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September 12, 2002

Handheld PC units helping doctors, patients

  • Baptist Health Systems one of first in nation to acquire system

    By Pamela Berry

    Rick Guy / The Clarion-Ledger

    Dr. Cheryl Gladney uses a Pocket PC with TouchWorks Dictate Software and a wireless connection to check patient statistics as part of a new program that helps doctors keep better track of their patients' needs and also allows them to make notes that can be transcribed within minutes.


    Cheryl's now with
    Premier Medical Group
    of Mississippi

    Jackson, Mississippi

    When making life and death decisions about patient care, it's often critical to have information that is timely, accurate and readily accessible.

    At the Baptist Health Systems, hospital officials have addressed those concerns by acquiring new medical software that utilizes the technology of handheld computers. Baptist is one of the first healthcare systems in the nation to acquire the software.

    Called TouchWorks Dictate, the software automates the most common tasks doctors perform, including taking verbal notes on patients by wirelessly sending the information to be transcribed instantly.

    When doctors check out the 4-by-6-inch computers at the start of their shift, the units are already preloaded with their schedule for the day and the location of their patients.

    When visiting patients, doctors also can use the units to display anatomy diagrams and other information such as descriptions of drugs to aid in explaining medical procedures to patients.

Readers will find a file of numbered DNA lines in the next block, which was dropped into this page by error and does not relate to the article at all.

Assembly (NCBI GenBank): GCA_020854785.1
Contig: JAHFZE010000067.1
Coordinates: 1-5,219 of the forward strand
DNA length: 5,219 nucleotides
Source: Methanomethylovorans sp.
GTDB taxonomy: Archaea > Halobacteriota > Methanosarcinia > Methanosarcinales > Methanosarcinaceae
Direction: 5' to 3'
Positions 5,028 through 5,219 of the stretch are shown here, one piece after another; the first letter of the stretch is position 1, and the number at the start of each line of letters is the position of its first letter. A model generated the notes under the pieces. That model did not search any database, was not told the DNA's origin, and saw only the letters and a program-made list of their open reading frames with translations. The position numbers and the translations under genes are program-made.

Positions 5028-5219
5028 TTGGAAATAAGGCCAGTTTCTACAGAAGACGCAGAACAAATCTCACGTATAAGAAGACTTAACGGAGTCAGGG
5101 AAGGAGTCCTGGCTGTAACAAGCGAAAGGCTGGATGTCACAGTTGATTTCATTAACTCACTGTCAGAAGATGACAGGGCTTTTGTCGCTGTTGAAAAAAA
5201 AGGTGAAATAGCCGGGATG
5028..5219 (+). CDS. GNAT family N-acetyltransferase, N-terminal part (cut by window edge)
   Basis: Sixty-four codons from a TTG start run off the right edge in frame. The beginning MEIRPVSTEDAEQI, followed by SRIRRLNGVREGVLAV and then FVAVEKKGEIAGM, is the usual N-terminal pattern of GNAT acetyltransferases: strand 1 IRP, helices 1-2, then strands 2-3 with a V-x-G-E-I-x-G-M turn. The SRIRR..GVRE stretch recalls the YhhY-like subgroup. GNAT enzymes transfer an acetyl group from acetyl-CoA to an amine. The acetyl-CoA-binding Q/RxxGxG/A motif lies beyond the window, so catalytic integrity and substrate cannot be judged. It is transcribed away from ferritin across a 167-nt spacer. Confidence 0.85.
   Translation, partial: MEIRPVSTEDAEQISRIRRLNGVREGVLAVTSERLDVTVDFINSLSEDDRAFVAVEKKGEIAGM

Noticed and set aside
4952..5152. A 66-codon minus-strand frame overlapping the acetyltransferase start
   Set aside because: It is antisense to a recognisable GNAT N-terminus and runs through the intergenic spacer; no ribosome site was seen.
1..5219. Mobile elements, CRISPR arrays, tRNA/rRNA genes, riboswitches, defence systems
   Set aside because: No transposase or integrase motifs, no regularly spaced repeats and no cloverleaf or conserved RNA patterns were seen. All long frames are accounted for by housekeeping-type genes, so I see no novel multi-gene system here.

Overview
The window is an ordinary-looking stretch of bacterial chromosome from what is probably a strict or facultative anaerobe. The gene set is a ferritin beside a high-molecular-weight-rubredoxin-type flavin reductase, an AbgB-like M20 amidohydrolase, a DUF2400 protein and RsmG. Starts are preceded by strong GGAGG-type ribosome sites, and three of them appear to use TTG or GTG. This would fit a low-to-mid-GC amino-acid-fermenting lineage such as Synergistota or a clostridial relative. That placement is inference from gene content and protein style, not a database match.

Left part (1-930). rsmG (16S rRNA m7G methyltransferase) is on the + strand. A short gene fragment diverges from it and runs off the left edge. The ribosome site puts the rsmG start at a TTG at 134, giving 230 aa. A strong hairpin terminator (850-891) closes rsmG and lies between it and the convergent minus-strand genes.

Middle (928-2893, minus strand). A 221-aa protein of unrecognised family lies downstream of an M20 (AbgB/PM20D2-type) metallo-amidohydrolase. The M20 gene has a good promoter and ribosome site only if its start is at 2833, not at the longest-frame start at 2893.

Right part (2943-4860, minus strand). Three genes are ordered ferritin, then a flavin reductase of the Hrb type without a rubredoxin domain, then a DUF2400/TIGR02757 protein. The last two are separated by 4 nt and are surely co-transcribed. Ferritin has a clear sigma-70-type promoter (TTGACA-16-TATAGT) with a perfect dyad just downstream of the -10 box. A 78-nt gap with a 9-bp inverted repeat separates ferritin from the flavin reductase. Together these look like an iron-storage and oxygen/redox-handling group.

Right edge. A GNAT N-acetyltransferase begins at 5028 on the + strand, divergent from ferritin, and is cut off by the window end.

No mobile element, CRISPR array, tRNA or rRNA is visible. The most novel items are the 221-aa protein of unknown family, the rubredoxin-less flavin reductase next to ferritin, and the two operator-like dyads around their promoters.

Dr. Cheryl Gladney, an internal medicine physician, said the software allows her to spend more time with her patients and less time on preparing paperwork.

    "Touchworks Dictate definitely makes dictations more convenient," Gladney said. "I always have access to a dictation center with this dictation service in my pocket, and therefore I can perform my dictations more efficiently so discharge summaries will be sent to referring physicians in a more timely manner."

    Gladney said the software also will aid in reducing errors by streamlining the dictation process because notes can be taken during the patient visit. Notes must be accurate, she said, because they are often shared with referring physicians and nurses.

    Brandon resident Wanda Reed said she was impressed with the new software.

    "Anything that will cut down on errors in hospitals is a good idea," Reed said.

    The hospital purchased 200 licenses of the units from Allscripts Healthcare Solutions.

    "Leading-edge technology from TouchWorks gives Baptist an advantage in our highly competitive market, where medical facilities do not directly employ physicians and several major medical facilities compete for the attention of physicians," said Rick Caldwell, Baptist Health System vice president and chief information officer.

    While the new software also is being used to insure proper billing, it also could be expanded to include patient laboratory results and prescriptions.

    Maribeth Slinkard, director of the Mississippi Medical Information Network, said many doctors, including those hesitant to use traditional computers, are embracing the handheld units.

    "Depending on the savvy of the physician, training usually takes 30-35 minutes," Slinkard said. "Their reaction is usually to ask, 'What else can I do with it?' It's a great production tool."

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